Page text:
Miss Havisham's character is noble and restraint by the society then her wish to marry a man but didn't shows that being known and getting a position then was very important to women. She wanted more than to be known for her wealth and money, so she lives in pursuit and never counted on anybody again because they might be deceptive towards her. She no longer trust man or woman but only children for she thinks they have not been poisoned by the society yet, therefore she invite Pip to play and not a Man or Woman. Wemmick's attitude towards his society is similar to Miss Havisham's. Pip was the only outsider that has been to Wemmick's house, which shows how much he trusts and value Pip. Wemmick tries and makes the best of what society gives him and tries not to get them involved in his personal life as much as he could. Dickens represents the difference between the poor and the rich, the women and the men, through the main characters, these things tell us how much of an importance to be those things are, women were used as sex objects, all their money, and belongs were given to their husband when they get married, some snobs treated the poor as dirt with no feelings. Wemmick is a positive person and tries to make the best out of what he has, even though he is working class, he values his life a lot. Miss Havisham is rich and shows us that all the money in the world could not make us as happy. Pip and Estella shows us that Love will eventually overtake pride and position. I think throughout the story Dickens is sympathizing the whole society then. This shows that everything could not be perfect in the world then with the society and people they had. The story has a point of showing the audience what life was then...and for us to look to the future and make it better. 1 Yen Chi Vo 9TH Great Expectations Coursework ...read more.

The above preview is unformatted text

This student written piece of work is one of many that can be found in our GCSE Great Expectations section.

Found what you're looking for?

  • Start learning 29% faster today
  • 150,000+ documents available
  • Just £6.99 a month

Not the one? Search for your essay title...
  • Join over 1.2 million students every month
  • Accelerate your learning by 29%
  • Unlimited access from just £6.99 per month

See related essaysSee related essays

Related GCSE Great Expectations essays

  1. How does Dickens present the character of Miss Havisham in Great Expectations?

    The use of langue 'put ice in its place' symbolises the way Miss Havisham stole away Estellas ability to love, as ice is cold and people without loving feelings are usually referred to as cold hearted. Another great symbolic action Dickens includes is the burning of Miss Havisham's dress and Pip's rescue.

  2. Miss Havisham

    By doing this he appears to ridicule her as he sees her rejection as comical. In her first interaction with Pip, she dramatically notifies him of her 'broken' heart, which she is touching at the time. By having Miss Havisham refer to this, Dickens shows how she seems to be

  1. Pip wants to grow up to be a gentleman. Do you think he succeeds?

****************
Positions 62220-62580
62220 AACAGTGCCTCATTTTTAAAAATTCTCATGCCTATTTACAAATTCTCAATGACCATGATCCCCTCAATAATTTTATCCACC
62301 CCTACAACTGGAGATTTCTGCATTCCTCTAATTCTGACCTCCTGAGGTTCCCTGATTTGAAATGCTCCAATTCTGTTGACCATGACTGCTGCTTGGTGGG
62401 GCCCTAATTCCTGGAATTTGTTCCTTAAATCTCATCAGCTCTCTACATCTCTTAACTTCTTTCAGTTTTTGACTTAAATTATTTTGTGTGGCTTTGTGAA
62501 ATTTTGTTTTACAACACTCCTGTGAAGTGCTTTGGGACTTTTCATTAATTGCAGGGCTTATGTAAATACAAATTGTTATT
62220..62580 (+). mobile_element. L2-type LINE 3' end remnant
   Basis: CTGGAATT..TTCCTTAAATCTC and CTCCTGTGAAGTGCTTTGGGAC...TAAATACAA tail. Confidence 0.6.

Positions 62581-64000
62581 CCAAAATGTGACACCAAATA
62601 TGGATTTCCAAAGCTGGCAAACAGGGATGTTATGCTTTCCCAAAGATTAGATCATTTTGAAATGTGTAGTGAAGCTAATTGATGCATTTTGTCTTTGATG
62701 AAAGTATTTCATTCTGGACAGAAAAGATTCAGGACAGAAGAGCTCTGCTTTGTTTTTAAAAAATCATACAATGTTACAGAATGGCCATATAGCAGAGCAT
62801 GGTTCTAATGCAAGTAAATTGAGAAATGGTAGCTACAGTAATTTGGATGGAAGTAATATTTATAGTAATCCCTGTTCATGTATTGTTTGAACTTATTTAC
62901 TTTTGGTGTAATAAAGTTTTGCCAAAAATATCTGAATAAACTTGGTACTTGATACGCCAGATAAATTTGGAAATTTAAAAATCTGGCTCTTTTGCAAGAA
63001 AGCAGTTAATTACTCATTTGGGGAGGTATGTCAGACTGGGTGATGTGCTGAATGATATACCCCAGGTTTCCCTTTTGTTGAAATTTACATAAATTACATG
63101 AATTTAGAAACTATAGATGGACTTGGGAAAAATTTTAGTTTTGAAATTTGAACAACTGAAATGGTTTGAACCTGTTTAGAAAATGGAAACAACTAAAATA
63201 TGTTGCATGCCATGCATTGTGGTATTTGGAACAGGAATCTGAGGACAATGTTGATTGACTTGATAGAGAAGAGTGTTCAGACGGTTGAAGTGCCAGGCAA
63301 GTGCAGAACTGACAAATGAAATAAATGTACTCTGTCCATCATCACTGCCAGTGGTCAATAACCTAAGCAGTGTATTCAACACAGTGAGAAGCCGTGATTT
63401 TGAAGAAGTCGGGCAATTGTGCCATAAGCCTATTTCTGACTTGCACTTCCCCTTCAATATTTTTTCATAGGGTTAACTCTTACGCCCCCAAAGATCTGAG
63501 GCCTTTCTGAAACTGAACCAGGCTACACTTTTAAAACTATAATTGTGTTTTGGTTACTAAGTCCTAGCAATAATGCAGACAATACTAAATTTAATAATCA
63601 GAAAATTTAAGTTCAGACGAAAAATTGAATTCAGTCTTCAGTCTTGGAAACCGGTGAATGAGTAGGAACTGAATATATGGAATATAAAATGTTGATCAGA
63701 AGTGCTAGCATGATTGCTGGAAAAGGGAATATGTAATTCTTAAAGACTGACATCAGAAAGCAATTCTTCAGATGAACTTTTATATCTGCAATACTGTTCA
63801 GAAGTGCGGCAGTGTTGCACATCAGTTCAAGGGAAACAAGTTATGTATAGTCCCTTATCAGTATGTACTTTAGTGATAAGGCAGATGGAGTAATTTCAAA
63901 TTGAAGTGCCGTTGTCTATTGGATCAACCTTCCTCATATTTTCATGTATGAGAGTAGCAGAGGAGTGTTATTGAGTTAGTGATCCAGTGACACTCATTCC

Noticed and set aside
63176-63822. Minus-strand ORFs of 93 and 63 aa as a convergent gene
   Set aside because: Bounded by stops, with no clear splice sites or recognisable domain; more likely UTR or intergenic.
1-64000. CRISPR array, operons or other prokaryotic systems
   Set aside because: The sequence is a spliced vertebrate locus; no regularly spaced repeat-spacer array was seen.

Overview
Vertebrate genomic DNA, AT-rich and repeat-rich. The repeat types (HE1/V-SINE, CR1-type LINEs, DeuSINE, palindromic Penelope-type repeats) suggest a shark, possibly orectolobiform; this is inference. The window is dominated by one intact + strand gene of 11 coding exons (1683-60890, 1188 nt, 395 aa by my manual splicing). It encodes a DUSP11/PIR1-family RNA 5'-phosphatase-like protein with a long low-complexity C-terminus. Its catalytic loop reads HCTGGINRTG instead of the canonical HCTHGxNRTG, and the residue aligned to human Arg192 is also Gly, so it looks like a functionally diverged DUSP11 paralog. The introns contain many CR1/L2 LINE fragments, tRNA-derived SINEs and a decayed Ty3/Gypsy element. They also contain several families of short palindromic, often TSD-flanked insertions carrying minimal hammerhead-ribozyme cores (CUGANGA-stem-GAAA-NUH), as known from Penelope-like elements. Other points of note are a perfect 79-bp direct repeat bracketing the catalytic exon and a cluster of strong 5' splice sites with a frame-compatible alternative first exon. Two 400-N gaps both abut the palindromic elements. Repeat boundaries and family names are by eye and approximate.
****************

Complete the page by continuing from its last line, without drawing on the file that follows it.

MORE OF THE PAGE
Magwitch also reveals the information about his trial and how Compeyson, the other convict, because he was a gentleman with a good accent, and clothes wasn't punished harshly like he was - the legal system at that time was corrupt and favoured the rich and gentlemanly.

  2. An exploration of the ways in which issues of class and status are presented ...

    Pip would have remained contented in his naivety of social inequality, as even he said. Yet for Dickens, naivety is not a defence for the maintenance of the existing social order, as how can you be truly free if innocent of the truth?

  1. Essay- Explore the characterisation, role and function of Estella and Miss Havisham in 'Great ...

    One very interesting quote by Estella shows how Dickens' use of metaphors can create brilliant effects for portraying characters emotions: "I begin to think," said Estella, in a musing way, after another moment of calm wonder, "that I almost understand how this comes about.

  2. How does Dickens explore the impact of Magwitch and Miss Havisham on Pips development?

    Although very much temporarily at this stage. Pip also refers to Magwitch as 'my convict', again suggesting ownership and devotion towards Magwitch. Although it is far later in the story that Magwitch becomes Pip's benefactor there are already glimpses of Magwitch attempting to protect and help Pip.

  1. Explore the characterisation of Miss Havisham showing how Dickens creates and develops the character.

    We are first given a brief description of the room Pip enters and we are told there is ' no glimpse of daylight'. Pip says that his eyes are immediately drawn to a lady's dressing table and explains that this object was most prominent in the room because of the

  2. Treatment of the hildren in Dickens' novels

    When Miss Murdstone first arrives at the Murdstone household, she immediately conveys her dislike of Children, "Is that your boy, sister-in-law?" My mother acknowledged me. "Generally speaking...I don't like boys. How d'ye do, boy?"... I replied that I was very well, and that I hoped she was the same..."Wants Manner".

  • Over 160,000 pieces
    of student written work
  • Annotated by
    experienced teachers
  • Ideas and feedback to
    improve your own work